While our friends on the right keeping yelling about how backwards, unsafe and unfreedom it is to not sit in your car alone and imbibe talk radio, our friends on the Right Bank are doing something other than idling on the way to work.
Yet the Réseau Primaire de Transport du Grand Paris (primary transport network of greater Paris) may be coming to life. This week, the government opened public debate on the project, revealing the extensive studies it has completed on potential alignments for the rail corridors, including proposed station sites. And the Sarkozy Administration has committed to €4 billion to the Société du Grand Paris, the semi-autonomous organization that will build the project and invest in eight major development sites that will have prime access to the network.
If the program is approved, the Société would take on 40 years of debt financing to sponsor the €21.4-23.5 cost, to be paid back mostly through deals made on real estate in station areas.
The project would encompass 155 km (96 miles) of new lines that would be added to the existing automated 5.5-mile Line 14 Metro that currently runs along a southeast-northwest route through Paris. Three routes would be offered: a 50 km Blue Line from Orly Airport to Charles de Gaulle Airport, via the existing Line 14; a 75 km Green Line from Orly Airport to Charles de Gaulle Airport, via the La Défense financial district west of Paris (with 21 km shared with the Blue Line); and a 60 km Red Line from La Défense to Le Bourget Airport, via the southern and eastern suburbs. Commute times for suburban residents hoping to reach destinations outside of Paris will be decreased significantly, with average train speeds a very respectable 40 mph thanks to few stations (give or take 40, depending on the final alignment chosen) and very high frequencies thanks to automation. At peak hours on some segments, trains will arrived every 85 seconds.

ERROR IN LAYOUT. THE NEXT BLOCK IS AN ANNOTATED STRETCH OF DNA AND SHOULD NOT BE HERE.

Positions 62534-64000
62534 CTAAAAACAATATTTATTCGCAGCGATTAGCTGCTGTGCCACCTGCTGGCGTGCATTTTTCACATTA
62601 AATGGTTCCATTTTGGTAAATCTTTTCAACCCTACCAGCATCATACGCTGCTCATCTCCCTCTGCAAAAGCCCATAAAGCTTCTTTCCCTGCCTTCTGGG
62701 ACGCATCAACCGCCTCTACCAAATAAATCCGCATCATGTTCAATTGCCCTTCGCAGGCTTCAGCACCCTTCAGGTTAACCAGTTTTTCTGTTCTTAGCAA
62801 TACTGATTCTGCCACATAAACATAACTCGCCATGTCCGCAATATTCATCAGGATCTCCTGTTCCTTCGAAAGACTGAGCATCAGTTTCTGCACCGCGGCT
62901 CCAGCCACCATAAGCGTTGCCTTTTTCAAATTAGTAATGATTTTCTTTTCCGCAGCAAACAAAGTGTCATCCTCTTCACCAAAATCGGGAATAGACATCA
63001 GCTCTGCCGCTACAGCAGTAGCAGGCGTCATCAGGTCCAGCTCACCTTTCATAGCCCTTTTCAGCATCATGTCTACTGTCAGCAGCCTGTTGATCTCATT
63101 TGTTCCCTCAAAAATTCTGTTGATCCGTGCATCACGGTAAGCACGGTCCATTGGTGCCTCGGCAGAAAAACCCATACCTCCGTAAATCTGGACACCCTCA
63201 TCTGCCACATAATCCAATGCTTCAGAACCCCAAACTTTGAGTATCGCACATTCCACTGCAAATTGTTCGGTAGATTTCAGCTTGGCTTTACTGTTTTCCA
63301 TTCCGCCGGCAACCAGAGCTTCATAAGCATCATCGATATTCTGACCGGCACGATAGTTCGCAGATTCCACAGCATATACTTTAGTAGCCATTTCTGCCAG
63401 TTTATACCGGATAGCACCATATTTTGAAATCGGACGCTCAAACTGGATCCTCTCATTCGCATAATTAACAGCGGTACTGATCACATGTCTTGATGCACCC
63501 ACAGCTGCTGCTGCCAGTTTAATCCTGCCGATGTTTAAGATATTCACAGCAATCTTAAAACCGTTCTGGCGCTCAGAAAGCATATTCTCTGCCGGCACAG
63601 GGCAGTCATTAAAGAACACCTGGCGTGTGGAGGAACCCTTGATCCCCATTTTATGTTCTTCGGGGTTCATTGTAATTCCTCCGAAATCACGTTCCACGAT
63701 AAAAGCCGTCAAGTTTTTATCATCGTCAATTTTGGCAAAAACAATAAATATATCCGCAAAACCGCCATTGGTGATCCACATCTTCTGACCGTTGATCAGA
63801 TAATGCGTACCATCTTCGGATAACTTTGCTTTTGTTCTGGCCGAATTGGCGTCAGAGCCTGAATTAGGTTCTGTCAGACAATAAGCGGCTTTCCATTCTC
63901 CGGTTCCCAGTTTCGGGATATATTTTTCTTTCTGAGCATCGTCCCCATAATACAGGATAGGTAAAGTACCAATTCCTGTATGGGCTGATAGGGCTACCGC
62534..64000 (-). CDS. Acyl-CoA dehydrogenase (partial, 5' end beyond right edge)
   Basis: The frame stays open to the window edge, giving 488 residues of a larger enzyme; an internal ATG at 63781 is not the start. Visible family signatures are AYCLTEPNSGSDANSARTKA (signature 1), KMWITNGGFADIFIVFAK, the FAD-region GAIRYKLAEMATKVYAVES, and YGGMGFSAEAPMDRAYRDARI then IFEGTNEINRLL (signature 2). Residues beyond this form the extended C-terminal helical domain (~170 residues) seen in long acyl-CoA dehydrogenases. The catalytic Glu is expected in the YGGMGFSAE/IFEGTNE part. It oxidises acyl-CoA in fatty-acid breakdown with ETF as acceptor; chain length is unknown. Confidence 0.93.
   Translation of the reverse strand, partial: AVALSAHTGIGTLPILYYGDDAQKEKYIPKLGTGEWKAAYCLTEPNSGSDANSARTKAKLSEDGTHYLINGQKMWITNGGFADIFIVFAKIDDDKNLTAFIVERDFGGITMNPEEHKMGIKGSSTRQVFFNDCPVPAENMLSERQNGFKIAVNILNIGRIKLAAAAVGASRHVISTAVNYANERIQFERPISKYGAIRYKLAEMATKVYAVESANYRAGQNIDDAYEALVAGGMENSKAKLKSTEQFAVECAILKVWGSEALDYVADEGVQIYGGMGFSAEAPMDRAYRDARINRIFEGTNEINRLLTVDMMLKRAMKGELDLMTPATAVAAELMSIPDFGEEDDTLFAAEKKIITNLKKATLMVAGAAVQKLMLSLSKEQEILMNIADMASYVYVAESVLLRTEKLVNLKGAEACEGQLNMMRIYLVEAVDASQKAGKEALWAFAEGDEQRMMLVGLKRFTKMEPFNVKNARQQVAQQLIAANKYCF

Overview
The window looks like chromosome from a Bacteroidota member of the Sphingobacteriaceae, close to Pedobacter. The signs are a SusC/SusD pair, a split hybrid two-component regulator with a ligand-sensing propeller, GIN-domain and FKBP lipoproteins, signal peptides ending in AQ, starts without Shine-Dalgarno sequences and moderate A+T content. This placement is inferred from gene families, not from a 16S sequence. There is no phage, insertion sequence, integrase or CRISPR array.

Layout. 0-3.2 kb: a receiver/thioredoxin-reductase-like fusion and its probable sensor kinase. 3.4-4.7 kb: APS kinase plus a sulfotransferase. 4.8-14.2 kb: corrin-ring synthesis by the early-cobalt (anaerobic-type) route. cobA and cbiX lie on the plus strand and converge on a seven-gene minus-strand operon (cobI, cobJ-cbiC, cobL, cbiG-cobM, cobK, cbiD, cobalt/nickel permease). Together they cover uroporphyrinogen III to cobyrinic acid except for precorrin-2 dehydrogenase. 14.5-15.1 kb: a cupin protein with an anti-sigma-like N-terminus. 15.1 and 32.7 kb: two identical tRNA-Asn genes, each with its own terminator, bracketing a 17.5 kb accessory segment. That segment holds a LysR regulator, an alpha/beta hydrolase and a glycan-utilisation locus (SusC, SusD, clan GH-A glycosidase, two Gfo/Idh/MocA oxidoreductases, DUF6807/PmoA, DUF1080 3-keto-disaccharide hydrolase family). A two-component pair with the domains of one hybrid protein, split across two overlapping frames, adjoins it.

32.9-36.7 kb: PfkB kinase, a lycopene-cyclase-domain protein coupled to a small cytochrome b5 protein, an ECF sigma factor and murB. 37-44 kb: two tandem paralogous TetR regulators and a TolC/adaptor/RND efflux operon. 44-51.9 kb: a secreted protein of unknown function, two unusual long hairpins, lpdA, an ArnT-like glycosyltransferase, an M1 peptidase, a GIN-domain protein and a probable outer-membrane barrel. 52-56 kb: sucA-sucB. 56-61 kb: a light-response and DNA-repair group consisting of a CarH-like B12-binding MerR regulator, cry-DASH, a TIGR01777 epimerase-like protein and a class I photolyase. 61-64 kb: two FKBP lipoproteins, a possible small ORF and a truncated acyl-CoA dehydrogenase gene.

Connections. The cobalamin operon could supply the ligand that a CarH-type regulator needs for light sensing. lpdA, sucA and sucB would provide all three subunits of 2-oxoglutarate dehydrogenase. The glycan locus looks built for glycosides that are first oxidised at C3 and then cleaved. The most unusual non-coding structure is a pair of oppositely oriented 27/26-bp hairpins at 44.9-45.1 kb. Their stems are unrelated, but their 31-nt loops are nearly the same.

As Atrios points out, this project will cost about three months of Afghanistan, plus you get the trains at the end. And less dead people, at least theoretically.
And though that hurts, it’s not the real kicker. No, the further insult here is the constant badgering by the craven morons standing guard against this kind of progress. To hear mass transit constantly demonized in the U.S., one might think that the idea of not getting everywhere by private car represents the end of civilization as we know it. Well, you know what? It would! And not a moment too soon. Something’s got to change. But this is precisely where our confederate republican brethren have drawn the line – in calling this kind of change exactly what it is and opposing it for that very reason.
Maddening. But speaking of remaining calm in the face of staggering idiocy, the neighborhood around the Chatelet stop is a nice area.